Have you ever wondered how a book goes from being an idea to sitting on a shelf in a bookshop (or an audio file on your phone)? If you have, you have come to the right place!
Welcome to our overview of the journey (most) books go on and the people who make it happen…
Agents read a lot of manuscripts (unpublished books) and decide which ones they think they will be able to sell to a publisher. Some authors don’t have an agent but most major publishers find the majority of their books via literary agents. To find out more about what literary agents do take a look here.
The agent will negotiate the terms of the contract with the editor. Sometimes several editors will want to buy the book and the author and agent will visit the interested publishers and decide which is the best fit – or there may be an auction and whoever offers the most money wins.
Editing a book usually takes around 18 months (but this can vary hugely). Editors may suggest significant changes to a book eg. removing a character or altering the ending. The editing process also includes checking grammar and spelling. You can read about different roles in an editorial department here.
The production team is responsible for making the actual book, whether it’s a printed book or an ebook. This includes managing the overall schedule that all the other departments must stick to! For more of an idea of what the production department is responsible for check this out.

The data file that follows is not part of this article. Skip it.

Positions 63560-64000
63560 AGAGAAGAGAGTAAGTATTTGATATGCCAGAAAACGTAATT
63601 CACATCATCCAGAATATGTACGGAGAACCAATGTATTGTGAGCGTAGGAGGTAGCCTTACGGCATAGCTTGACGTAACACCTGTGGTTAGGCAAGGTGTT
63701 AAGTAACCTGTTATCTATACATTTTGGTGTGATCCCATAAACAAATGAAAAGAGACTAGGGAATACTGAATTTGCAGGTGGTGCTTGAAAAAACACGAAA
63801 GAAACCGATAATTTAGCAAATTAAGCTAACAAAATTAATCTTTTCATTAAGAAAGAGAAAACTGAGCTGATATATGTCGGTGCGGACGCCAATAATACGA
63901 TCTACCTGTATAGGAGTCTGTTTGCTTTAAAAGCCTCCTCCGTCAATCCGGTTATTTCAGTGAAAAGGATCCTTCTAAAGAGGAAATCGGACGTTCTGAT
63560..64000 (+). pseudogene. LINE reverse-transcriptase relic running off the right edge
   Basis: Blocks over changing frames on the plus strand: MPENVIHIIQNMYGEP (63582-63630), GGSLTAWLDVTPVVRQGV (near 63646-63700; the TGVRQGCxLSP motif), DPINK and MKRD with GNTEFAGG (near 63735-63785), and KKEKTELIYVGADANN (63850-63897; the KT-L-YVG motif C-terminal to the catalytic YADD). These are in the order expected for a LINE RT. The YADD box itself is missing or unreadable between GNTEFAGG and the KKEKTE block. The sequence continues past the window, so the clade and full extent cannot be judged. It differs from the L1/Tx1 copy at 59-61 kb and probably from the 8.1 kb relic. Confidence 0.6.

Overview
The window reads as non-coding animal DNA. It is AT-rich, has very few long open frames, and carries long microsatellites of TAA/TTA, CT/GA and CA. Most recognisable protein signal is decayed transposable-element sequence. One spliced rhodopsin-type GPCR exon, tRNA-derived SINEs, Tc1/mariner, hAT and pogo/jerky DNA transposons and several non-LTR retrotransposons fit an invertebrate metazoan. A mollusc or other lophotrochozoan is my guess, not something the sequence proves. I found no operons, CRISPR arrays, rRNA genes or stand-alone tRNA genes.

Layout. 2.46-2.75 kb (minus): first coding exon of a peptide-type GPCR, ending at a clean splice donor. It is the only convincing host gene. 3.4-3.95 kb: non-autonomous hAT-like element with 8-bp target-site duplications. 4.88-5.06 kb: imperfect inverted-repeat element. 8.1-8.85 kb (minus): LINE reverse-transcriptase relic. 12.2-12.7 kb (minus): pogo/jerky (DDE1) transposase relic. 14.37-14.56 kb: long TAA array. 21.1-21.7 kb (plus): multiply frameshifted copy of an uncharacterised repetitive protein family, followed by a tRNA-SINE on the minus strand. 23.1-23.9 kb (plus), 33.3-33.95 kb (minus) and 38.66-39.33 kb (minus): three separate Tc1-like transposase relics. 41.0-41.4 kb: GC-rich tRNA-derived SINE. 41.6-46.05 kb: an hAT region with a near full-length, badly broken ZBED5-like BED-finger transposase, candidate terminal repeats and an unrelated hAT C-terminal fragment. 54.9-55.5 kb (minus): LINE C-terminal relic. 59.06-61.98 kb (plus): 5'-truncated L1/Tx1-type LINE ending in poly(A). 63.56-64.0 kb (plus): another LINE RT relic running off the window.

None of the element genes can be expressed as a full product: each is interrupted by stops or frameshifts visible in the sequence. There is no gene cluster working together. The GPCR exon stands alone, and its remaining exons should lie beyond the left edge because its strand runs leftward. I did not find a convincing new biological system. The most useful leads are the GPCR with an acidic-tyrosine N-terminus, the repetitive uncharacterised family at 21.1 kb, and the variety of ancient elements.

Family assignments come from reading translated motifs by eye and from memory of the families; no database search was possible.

This is an incredibly important stage of the process. The cover should convey what the book is about and appeal to the right readership. If the book is illustrated, a designer will also commission an illustrator and work with them to produce images for the book. You can find out more about what designers do here.
The sales team will pitch the book to all the retailers that they think will have success selling it. These could range from supermarkets to museums, independent bookshops to online retailers. An international sales team will sell to retailers in other countries. The sales team also need to make sure that shops have the right amount of their books in stock. If you want to know more about what the sales team do, take a look here.
If the publisher bought rights for the book from the agent then they will sell the right to translate the book to foreign publishers. They will also sell the rights to production companies that may want to create a film or TV programme based on the book. Rights sales can be a significant source of income for publishers and authors. For more information about what working in rights involves check this out.
If the book will be released on audio then an audiobook publisher will create a schedule, cast the narrator and make sure the book is available on audiobook retailers (like Apple and Audible). We have more information about working in an audiobook team here.
The campaign will be focused on driving sales. Marketers tend to look after advertising and paid-for promotion. Publicists work on getting media coverage as well as organising events that promote and sell the book. Marketing and publicity work closely with sales to make sure retailers are aware of what promotion is happening. If a publicist has managed to get the book talked about a lot in the media, bookshops will want to stock more copies so they don’t run out! The campaign may start long before a book is released and may continue after it is published but usually most of the activity is focused around a book’s publication date. More information on publicity and marketing roles.
Readers will now be able to buy the book.
If you would like to work in publishing, we have lots of resources to help: